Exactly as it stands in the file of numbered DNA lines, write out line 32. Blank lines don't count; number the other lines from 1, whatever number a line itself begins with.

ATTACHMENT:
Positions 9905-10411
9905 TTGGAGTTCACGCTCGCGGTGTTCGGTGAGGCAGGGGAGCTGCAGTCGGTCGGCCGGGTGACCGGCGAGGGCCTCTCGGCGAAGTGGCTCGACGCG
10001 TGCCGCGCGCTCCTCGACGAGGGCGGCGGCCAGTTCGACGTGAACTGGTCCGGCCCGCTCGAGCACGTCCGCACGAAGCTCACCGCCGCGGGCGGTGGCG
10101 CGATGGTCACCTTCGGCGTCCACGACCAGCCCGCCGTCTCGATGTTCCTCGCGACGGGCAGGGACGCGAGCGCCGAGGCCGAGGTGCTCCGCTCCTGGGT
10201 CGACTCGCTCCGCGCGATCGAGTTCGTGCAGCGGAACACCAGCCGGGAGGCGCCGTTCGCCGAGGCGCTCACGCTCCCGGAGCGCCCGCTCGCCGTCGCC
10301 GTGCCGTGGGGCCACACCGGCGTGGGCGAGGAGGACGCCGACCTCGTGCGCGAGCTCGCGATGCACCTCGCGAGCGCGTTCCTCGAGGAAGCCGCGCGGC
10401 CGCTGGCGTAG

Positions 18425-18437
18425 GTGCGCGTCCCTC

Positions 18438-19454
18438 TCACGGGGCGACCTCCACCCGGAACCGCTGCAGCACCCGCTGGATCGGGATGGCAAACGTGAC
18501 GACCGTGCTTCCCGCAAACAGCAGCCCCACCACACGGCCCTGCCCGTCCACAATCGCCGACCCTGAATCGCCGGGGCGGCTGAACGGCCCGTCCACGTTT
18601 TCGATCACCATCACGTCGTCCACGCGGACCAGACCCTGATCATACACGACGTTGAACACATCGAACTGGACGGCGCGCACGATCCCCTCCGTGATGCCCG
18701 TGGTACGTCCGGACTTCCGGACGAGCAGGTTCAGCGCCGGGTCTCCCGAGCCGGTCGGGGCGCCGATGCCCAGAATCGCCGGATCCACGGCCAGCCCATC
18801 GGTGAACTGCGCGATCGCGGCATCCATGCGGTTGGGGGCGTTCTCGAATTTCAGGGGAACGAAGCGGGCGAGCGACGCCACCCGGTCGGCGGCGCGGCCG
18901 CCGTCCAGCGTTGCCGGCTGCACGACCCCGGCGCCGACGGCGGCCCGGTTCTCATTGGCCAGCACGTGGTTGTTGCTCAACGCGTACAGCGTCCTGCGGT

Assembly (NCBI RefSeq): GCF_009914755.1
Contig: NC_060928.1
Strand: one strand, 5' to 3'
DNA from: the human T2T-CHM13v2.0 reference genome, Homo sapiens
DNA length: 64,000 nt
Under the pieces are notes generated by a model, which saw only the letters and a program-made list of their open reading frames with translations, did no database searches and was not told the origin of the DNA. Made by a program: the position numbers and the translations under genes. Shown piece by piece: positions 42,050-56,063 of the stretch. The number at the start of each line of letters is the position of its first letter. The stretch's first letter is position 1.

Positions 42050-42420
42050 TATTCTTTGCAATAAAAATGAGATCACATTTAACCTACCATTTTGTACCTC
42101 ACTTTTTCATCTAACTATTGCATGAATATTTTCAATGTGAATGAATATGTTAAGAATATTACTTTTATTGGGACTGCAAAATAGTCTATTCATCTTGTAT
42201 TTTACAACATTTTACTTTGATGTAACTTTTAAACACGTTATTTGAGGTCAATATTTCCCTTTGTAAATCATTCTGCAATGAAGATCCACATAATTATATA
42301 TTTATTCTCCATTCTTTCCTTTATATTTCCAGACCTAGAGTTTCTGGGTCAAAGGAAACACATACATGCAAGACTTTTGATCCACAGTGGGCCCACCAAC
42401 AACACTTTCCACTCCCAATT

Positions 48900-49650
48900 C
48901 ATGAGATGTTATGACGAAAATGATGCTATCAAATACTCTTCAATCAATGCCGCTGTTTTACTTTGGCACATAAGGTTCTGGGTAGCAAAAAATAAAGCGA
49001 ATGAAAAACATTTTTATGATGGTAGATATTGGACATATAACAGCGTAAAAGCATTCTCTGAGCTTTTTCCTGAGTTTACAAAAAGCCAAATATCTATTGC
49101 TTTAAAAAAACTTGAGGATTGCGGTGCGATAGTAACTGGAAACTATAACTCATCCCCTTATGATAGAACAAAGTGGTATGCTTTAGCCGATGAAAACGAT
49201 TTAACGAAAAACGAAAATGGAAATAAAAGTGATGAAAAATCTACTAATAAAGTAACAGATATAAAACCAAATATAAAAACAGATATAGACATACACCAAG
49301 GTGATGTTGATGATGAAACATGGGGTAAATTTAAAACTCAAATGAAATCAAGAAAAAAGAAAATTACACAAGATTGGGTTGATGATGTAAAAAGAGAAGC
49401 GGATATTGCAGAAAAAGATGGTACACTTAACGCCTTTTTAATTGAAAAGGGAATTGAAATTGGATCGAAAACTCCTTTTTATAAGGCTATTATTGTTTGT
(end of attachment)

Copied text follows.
49001 ATGAAAAACATTTTTATGATGGTAGATATTGGACATATAACAGCGTAAAAGCATTCTCTGAGCTTTTTCCTGAGTTTACAAAAAGCCAAATATCTATTGC